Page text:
The world is becoming a single entity, and even though the cultures may be different, human beings have similar tastes. A great cigar is a great cigar—simple as that. It has complexity, balance, and sweetness.
Even though the market is growing, our principles and integrity are nonnegotiable. It’s not like we’re buying man-made commodities that can be produced in greater quantities to meet greater demand. We walk a very fine line using natural products like tobaccos. Ours come from a specific estate, Chateau de la Fuente, which can produce only a limited amount of tobacco. So as these global markets open, our cigars will become more difficult to find and even rarer. We are a family company, family owned and run, and regardless of the pressure to produce more cigars, there are only so many we can make in a day and still maintain our quality.
A Matter of Taste
Luxury in general brings people together to share their passions, but one thing that distinguishes cigars from, for example, fine jewelry and automobiles is that you can taste them. With a cigar, you use all the senses—for the aroma and the flavor of the smoke, the beauty of the tobacco, the way it feels in your hand. A cigar even has a sound of its own, because it inspires conversation.
FrontRunners: Casa Fuente
Smoking the new Casa Fuente 800 Series cigar (www.casafuente.com) could require a trip to Las Vegas. Like the first Casa Fuente–branded cigar from Arturo Fuente, which debuted in 2005 and is said to be filled with a variation of the company’s Opus X blend and wrapped in Cameroon leaf, the new one is available only at the Casa Fuente Cigar Lounge at Caesars Palace in Las Vegas.
The 800 Series has a more pungent, fuller taste than its predecessor, thanks to its rich and silky Ecuadoran sun-grown Havana wrapper—rumored to have been saved from the fire that destroyed two Arturo Fuente tobacco warehouses last August. The filler is an undisclosed Dominican blend likely from the Chateau de la Fuente farm. The cigar is available in three sizes, all at 52 ring gauge: the 806 robusto ($21), the 807 toro ($22), and the 808 short Churchill ($24).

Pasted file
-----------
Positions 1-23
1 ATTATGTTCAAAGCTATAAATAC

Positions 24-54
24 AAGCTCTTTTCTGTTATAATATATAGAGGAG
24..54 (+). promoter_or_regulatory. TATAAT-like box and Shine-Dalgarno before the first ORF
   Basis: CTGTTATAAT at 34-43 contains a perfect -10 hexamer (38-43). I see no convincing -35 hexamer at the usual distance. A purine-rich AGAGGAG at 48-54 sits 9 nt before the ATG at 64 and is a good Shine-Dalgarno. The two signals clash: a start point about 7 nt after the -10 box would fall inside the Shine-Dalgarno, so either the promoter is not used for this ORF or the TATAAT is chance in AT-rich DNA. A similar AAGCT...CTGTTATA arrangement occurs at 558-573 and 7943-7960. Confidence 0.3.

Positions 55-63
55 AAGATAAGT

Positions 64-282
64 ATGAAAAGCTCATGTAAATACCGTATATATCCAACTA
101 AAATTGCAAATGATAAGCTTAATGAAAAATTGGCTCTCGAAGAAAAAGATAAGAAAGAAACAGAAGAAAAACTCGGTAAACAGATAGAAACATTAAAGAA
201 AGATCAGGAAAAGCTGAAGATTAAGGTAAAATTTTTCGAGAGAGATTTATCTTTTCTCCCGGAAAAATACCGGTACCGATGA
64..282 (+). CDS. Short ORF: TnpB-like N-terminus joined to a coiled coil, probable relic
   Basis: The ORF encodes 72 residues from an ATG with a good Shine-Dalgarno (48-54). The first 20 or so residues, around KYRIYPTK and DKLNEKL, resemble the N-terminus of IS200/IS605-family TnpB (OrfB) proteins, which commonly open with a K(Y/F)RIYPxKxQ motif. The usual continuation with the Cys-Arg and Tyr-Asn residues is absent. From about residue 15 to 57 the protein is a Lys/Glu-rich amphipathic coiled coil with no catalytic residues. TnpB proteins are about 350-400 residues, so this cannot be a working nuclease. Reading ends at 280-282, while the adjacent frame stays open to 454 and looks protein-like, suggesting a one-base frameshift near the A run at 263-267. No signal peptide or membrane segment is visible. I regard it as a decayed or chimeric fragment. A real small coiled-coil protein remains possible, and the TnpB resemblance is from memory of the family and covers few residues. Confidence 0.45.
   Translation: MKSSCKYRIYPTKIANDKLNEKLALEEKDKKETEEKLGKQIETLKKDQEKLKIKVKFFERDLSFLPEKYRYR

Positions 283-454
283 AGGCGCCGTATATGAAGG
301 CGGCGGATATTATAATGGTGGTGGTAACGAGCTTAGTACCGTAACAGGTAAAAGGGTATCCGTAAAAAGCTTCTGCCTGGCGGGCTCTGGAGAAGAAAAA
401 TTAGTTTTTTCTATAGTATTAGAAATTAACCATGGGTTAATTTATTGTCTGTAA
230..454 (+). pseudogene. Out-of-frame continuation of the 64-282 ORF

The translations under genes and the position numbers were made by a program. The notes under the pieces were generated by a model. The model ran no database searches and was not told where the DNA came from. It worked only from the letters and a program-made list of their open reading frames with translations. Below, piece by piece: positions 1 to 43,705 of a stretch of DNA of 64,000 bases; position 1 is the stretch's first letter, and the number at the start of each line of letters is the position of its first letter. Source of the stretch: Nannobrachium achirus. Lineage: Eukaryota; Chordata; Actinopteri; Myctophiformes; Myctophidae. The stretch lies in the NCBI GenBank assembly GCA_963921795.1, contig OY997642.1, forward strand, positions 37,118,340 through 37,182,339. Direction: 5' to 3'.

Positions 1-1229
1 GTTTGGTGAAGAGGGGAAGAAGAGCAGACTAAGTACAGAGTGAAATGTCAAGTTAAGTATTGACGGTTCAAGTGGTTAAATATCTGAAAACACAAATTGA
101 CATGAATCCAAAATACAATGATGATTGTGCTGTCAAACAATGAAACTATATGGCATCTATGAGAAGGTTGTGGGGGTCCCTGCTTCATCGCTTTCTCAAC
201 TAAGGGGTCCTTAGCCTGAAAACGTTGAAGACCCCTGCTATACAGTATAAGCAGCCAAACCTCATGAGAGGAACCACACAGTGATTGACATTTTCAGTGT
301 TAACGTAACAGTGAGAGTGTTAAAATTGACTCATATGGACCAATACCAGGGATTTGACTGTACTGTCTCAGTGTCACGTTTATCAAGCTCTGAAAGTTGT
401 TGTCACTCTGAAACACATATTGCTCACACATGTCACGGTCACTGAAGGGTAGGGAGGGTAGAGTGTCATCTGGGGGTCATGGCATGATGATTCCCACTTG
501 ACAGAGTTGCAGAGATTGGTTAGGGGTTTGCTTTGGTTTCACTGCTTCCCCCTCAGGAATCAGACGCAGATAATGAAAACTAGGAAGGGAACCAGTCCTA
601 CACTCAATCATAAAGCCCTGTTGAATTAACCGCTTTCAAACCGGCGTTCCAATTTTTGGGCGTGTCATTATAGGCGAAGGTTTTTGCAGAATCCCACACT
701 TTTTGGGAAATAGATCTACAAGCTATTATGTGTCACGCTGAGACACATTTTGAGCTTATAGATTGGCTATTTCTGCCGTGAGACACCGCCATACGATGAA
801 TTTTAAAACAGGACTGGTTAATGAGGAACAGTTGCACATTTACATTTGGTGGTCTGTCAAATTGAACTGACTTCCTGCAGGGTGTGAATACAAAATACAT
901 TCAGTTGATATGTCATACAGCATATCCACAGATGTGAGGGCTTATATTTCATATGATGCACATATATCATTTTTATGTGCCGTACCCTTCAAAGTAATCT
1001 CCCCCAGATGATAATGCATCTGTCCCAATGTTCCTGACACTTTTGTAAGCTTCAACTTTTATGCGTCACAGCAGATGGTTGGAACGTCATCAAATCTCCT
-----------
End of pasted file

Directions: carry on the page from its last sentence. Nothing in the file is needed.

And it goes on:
Thinking Inside the Box for a Pairing of Single Malt and Cigars
Ever wonder what happens to all those used Scotch-whisky barrels once the distilleries are through with them? Up until now, huge planters and awkward-looking furniture were among the most viable solutions. But Daniel Marshall, who has been making luxury cigar humidors since 1982, had a better idea: Why not turn them into humidors? After all, single-malt whisky and cigars are one of the world’s classic pairings. But specifically, it was The Balvenie 21 Year Old Portwood casks that caught Marshall’s attention. After aging the whisky in ex-bourbon barrels, The Balvenie’s master blender, Brian Kinsman, transfers it into European-oak port casks or “pipes” for additional finishing, thus giving this already mellow and honeyed whisky a deeper raisin-and-nut spiciness.
Seizing upon the opportunity, Marshall has created the Daniel Marshall 1962 Balvenie Whisky Stave Humidor. At the distillery in Dufftown, The Balvenie—one of the few distilleries that still employs its own on-site barrel makers—has the master cooper Ian McDonald hand-select a number of 50-year-old, uncharred ex-Portwood barrels, which are then shipped to Marshall’s Tustin, Calif., workshop. There, Marshall carefully selects the best of the aged and gray weathered staves, which still bear iron-strap marks in the wood.